New Treatment on Highways Aims to Prevent Accidents

5 years 4 months 1 week ago Monday, June 10 2013 Jun 10, 2013 Monday, June 10, 2013 6:41:00 PM CDT June 10, 2013 in News
By: Lucas Geisler
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JEFFERSON CITY - Two highway intersections in Jefferson City will receive an experimental treatment starting this fall.  According to a MoDOT press release, U.S. Highway 54 at Madison Street and Missouri Highway 179 and Route C will both be treated with a High Friction Surface Treatment, designed to increase the permeability of the road during wet weather conditions.  

Increased friction on the road could mean increased wear on tires.  MoDOT assistant district engineer Travis Koestner said the treatment would only be used in small patches, and cause little to no damage to tires.

"It is a higher friction treatment, but it really just will be used in isolated locations," Koestner said. "It'll really just be used just right around the curve, you know, you wouldn't use it anymore. So the isolated location process to use it, you know, it wouldn't be like a continuous treatment that people drive on for miles and miles."

MoDOT will pay for the treatments with a $150,000 grant received through the Federal Highway Administration's Highway for LIFE program.   Koestner said the MoDOT design team saw the treatment in federal highway publications and applied for the grant last fall.

The treatment is primarily used around curves and hills, where drivers need to slow down or brake.  The treatment prevents the roads from becoming difficult to stop or brake in wet conditions, and allow better control for the driver.  The section of U.S. 54 by Madison Street has a sharp curve, and the intersection of Missouri Highway 179 at Route C has a steep hill by the exit.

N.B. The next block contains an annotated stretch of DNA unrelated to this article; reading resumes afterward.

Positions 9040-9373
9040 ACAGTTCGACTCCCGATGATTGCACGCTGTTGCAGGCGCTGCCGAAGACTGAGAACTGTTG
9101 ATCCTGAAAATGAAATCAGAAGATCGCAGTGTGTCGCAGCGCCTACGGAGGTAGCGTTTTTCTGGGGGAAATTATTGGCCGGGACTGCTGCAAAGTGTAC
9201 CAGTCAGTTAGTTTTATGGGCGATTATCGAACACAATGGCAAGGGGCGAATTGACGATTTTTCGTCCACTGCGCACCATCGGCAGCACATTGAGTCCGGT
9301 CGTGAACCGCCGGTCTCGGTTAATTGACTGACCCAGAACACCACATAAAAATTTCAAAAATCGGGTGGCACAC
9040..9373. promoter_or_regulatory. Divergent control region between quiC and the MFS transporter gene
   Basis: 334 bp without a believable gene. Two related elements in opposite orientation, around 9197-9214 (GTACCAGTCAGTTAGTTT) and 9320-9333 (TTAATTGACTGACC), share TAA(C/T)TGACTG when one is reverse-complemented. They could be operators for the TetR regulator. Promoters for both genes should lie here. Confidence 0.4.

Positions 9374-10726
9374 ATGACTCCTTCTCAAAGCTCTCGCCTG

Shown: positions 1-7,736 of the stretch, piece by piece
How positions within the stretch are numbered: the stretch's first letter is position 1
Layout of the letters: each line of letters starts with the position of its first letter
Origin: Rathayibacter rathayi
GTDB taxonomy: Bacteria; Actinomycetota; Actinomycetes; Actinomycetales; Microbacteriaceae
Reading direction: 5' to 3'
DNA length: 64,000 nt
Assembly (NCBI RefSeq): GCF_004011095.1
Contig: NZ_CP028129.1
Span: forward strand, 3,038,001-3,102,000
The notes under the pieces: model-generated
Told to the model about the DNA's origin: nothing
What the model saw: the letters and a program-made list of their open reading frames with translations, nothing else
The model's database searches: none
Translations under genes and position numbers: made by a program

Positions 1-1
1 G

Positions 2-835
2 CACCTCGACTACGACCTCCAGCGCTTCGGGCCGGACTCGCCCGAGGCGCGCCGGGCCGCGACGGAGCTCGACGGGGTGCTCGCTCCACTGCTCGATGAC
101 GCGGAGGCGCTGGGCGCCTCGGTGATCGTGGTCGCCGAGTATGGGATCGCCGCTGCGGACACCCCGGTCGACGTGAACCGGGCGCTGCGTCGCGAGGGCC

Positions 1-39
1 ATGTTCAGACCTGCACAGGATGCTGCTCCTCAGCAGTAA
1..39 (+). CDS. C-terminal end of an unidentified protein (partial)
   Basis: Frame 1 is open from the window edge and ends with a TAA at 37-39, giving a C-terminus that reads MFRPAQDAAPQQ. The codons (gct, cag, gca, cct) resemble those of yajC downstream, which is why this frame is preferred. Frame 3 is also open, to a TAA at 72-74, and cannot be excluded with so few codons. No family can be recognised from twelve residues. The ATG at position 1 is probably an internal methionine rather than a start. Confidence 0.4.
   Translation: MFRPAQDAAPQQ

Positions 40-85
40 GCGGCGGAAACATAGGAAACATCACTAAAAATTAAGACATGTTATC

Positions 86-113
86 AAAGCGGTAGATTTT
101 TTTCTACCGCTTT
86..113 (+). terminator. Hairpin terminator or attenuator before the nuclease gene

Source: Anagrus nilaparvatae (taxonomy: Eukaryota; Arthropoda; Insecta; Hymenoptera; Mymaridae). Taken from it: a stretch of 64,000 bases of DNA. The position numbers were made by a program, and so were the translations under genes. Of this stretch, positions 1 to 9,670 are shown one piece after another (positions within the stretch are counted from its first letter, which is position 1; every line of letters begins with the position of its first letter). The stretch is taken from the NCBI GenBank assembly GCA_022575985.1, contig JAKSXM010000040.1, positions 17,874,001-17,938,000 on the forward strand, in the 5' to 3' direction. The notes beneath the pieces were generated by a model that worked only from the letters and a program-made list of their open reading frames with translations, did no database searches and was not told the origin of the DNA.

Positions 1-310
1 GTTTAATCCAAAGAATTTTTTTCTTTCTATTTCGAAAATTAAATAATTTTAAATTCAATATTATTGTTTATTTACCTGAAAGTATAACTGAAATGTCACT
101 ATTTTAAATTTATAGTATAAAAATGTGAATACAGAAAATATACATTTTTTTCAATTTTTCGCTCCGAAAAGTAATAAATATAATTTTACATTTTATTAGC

"Any curve in a wet condition could benefit from a higher friction surface than what pavement could normally provide," Koestner said.  "A lot of times, travelers don't slow down as much as they possibly should for road conditions, so we're looking for anything to help out with that situation."

"There's nothing magical about the locations that we picked," Koestner continued.  "They're both curves, they both could benefit from a higher friction surface than what normal pavement conditions could provide.  So we figured, 'Let's give it a shot.'"

Koestner said the Highway 54 at Madison Street curve will receive the treatment this fall, and the project would take a few days.  After analyzing traffic data along that curve, MoDOT will begin the Missouri Highway 179 and Route C project in 2014.  Koestner said MoDOT targeted places along Interstate 44 near Rolla for the treatment as well.  MoDOT will monitor if crashes reduce along the curves, and if so, they will pursue finding localized materials to lower the cost of the treatment.

The Federal Highway Administration performed case studies for High Friction Surface treatment in California, Kentucky and West Virginia.

 

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